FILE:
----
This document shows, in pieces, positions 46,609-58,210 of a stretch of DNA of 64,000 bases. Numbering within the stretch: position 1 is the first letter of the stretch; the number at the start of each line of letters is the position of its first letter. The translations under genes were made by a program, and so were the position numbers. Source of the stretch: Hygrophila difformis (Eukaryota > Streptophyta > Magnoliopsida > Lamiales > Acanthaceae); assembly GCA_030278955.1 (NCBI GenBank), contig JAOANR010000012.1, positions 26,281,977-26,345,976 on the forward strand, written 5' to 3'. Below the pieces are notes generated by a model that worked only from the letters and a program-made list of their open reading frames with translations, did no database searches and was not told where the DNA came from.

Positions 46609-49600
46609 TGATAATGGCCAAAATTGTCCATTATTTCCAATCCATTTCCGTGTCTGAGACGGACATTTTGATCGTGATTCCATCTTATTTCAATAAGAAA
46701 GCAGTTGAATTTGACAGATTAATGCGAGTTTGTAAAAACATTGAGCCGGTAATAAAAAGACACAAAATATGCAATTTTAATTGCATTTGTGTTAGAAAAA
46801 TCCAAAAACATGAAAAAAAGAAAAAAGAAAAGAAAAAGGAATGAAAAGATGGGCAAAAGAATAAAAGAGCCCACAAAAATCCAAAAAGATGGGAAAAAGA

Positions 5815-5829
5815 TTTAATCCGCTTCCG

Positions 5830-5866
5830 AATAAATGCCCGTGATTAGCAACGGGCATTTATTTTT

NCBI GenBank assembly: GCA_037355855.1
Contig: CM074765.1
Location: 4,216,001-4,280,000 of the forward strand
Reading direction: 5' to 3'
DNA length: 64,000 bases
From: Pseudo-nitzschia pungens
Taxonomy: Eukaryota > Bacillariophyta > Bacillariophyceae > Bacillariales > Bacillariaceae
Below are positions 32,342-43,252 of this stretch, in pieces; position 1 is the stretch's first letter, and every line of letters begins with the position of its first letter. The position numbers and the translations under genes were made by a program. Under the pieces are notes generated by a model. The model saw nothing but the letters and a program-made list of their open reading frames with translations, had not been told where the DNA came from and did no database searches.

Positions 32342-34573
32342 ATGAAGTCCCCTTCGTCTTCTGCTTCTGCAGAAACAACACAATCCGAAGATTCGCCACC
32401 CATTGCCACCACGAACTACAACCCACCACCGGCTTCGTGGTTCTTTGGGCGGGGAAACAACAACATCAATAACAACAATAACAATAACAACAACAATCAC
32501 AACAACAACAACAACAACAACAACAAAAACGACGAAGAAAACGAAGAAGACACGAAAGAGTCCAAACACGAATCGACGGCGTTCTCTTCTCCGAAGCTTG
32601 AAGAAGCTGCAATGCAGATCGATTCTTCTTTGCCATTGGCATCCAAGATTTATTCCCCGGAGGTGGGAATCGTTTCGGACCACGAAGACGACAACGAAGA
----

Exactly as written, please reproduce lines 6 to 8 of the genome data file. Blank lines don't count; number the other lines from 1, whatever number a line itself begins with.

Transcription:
Positions 5815-5829
5815 TTTAATCCGCTTCCG

Positions 5830-5866